Consumers now expect the convenience and time savings that come with transacting digitally.
Similarly, said Nick Gorton, chief innovation officer at Edmunds, dealers expect that their technology vendors will partner with them to provide an online and in-store experience that satisfies customers' expectations.
Some of those vendors — vehicle listings companies — are adding digital retailing features to help shoppers buy a vehicle via the Internet, sending dealerships more robust leads from shoppers browsing stores' online inventory listings. Executives of the major vehicle listings companies and analysts who cover the space told me for a story in this issue that it's a natural evolution at a time when auto retail more broadly is adopting e-commerce capabilities.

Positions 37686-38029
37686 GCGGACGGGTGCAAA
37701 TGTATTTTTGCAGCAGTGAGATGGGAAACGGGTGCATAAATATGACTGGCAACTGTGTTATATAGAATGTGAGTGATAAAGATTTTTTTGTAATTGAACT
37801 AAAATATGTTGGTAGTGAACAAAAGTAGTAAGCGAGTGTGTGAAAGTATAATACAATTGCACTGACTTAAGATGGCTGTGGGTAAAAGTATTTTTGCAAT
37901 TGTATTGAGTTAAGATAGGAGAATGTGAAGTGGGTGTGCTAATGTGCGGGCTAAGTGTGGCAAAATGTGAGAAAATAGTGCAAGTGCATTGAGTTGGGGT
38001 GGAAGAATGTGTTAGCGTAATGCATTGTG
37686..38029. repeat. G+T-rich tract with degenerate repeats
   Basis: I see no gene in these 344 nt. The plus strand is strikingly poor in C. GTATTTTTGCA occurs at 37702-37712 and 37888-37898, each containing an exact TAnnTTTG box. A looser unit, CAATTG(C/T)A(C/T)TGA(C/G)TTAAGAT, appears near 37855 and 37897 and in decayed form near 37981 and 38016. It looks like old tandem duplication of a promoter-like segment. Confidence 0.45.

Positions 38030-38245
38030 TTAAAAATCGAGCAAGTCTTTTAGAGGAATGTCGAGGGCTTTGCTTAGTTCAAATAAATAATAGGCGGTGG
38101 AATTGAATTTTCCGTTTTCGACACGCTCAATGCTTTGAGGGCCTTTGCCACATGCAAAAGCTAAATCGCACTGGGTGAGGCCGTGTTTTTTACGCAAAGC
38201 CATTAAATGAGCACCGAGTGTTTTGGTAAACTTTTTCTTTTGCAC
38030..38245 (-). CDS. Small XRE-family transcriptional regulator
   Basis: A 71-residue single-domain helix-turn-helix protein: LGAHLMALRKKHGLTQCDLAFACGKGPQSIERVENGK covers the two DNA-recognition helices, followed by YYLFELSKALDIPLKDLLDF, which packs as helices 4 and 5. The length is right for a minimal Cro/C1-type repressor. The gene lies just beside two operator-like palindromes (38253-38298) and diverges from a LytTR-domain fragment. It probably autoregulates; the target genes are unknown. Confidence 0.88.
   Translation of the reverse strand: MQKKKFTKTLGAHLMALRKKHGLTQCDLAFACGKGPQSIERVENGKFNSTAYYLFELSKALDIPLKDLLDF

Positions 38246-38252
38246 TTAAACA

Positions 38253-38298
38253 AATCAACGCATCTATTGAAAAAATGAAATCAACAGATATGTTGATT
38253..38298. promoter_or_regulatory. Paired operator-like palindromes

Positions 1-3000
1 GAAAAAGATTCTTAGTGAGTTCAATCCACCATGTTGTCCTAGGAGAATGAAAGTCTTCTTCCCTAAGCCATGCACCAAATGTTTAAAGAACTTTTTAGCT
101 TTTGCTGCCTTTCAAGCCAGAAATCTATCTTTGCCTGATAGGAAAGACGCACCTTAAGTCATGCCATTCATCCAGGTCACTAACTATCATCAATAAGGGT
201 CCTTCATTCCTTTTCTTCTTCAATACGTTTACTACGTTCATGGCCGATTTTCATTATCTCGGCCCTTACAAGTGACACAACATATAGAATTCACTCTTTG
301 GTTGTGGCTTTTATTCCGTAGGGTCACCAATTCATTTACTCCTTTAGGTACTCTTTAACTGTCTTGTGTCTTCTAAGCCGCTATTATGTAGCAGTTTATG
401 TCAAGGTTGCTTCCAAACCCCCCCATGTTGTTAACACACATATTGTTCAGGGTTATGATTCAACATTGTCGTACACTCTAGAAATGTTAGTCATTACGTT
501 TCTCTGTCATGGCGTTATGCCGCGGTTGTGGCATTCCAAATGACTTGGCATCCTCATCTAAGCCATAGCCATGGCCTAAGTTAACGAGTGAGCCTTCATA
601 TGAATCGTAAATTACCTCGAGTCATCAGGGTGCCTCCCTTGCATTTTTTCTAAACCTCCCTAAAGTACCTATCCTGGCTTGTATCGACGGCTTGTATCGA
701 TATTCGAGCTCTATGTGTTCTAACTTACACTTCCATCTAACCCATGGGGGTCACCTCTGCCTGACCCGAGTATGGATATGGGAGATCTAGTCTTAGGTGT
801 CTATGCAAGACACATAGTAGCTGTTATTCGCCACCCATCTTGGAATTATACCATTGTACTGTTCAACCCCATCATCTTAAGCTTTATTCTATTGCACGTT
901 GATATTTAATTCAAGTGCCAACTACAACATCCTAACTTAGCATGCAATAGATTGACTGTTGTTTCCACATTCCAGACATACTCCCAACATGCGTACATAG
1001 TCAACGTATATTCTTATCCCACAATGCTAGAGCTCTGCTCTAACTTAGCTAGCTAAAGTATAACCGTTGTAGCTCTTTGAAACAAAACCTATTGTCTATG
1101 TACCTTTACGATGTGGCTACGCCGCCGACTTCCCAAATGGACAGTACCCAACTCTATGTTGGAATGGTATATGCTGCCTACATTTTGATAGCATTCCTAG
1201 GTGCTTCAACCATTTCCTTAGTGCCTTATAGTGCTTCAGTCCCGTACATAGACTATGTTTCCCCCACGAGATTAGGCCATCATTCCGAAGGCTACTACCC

I spoke with Gorton in early 2020, before the pandemic made digital retailing a necessity for dealerships. He said then that consumer expectations about buying a vehicle were shifting from researching to transacting online.
Since then, Edmunds was acquired by CarMax, the nation's largest used-vehicle retailer, in a deal valued at $404 million. The companies have jointly developed a tool that can provide instant appraisals and cash offers for trade-ins.